Mark Messier wins $6m in Canucks grievance
Former player claimed team still owed him money
Photograph by: Mark Van Manen, PNG Files, Vancouver Sun
Mark Messier has been awarded a $6-million settlement in the Hall of Famer's long-standing grievance over money he claimed he was owed by the Vancouver Canucks.
George Nicolau, an 87-year-old New York-based arbitrator with a long history of handling high-profile sports arbitration cases, rendered his decision recently after meeting with both sides earlier this year. The Canucks made only a brief comment on the decision.
"Canucks Sports & Entertainment is aware of the arbitrator's decision and will have no further comment on the matter," the team said in a statement to The Vancouver Sun Thursday.
Messier did not return a message left for him with the New York Rangers, for whom he serves as special assistant to the president.
Messier signed a five-year, free-agent contract with the Canucks in 1997 for $6 million a season. The dispute between Messier and the team is believed to centre on deferred money the hockey player felt was owed to him.
It has been reported that Messier had a clause in his contract that would compensate him if the value of the Canuck franchise increased over the life of his contract, which expired in 2002.
Messier ended up playing only three seasons with the Canucks, who exercised an option in the contract to buy him out for $2 million after the 1999-2000 season.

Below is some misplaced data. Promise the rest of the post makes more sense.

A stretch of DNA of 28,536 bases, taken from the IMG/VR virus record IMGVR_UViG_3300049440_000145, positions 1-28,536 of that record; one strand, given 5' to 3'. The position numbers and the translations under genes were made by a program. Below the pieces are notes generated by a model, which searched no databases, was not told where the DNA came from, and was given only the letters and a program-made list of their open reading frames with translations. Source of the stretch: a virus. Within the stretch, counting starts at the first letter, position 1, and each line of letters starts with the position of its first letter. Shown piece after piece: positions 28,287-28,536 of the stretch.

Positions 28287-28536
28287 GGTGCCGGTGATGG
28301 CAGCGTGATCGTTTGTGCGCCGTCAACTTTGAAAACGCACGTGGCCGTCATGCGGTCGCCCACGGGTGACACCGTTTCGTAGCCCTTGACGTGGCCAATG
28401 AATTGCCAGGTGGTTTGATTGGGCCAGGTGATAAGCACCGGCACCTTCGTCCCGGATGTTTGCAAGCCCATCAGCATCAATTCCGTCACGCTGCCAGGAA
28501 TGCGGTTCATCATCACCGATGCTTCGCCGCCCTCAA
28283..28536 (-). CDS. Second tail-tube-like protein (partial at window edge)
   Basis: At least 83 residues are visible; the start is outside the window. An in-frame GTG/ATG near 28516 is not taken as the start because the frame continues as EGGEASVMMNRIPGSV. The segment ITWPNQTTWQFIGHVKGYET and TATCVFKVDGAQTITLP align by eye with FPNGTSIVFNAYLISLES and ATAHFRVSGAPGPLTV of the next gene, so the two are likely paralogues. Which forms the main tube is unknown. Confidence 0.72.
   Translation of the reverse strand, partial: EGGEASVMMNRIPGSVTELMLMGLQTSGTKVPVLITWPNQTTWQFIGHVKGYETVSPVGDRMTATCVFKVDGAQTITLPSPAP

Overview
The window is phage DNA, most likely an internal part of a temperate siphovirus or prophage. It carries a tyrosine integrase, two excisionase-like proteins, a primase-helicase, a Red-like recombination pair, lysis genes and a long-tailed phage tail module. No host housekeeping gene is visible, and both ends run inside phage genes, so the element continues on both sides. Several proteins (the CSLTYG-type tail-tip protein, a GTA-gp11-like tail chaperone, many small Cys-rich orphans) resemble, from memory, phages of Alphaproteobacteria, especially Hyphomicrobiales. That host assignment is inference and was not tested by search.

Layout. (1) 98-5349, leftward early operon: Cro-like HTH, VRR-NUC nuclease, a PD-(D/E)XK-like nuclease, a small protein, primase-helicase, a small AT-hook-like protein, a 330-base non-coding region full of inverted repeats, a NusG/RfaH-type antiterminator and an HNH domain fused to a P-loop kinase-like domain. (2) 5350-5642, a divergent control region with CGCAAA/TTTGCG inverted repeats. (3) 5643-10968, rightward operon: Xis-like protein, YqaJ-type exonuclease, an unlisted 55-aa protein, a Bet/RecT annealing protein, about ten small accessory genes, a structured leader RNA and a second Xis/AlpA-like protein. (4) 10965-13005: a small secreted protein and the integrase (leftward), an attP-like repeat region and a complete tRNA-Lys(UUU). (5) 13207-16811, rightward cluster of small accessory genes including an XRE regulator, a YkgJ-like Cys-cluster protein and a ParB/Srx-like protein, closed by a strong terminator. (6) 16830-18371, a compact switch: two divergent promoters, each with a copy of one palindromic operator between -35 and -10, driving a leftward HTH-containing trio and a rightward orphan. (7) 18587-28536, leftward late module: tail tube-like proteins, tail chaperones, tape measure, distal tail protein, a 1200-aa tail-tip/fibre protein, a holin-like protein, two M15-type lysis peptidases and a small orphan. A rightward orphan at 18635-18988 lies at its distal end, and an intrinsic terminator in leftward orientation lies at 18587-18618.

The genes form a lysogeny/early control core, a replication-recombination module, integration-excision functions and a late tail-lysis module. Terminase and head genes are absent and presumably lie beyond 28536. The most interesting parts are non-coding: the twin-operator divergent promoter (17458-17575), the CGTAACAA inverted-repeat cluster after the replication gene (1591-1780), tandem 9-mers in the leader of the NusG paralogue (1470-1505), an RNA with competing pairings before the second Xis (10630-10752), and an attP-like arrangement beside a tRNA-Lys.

Messier, now 51, returned to New York and played four more seasons for the Rangers before retiring after the 2003-04 season.
The Canucks struggled during Messier's tenure with the team. They had a losing record and missed the playoffs all three years. Messier had 52 goals and 162 points in 207 games with the Canucks.
Ownership of the team has changed hands since Messier played in Vancouver. He was signed by former owner John McCaw, who sold 50 per cent of the team and what was then called General Motors Place for a reported $150 million to Aquilini Investment Group in November 2004.
Two years later, the Aquilinis bought the remaining 50 per cent of the franchise and arena for what was reported to be another $150 million.
Last November, Forbes magazine pegged the value of the Canucks at $300 million US. In 1999, the magazine estimated the Canucks worth at $100 million US.
A spokesman for Francesco Aquilini said Thursday he had no comment and referred questions to the Canucks' management.
The National Hockey League and the NHL Players' Association both refused to comment on the case.
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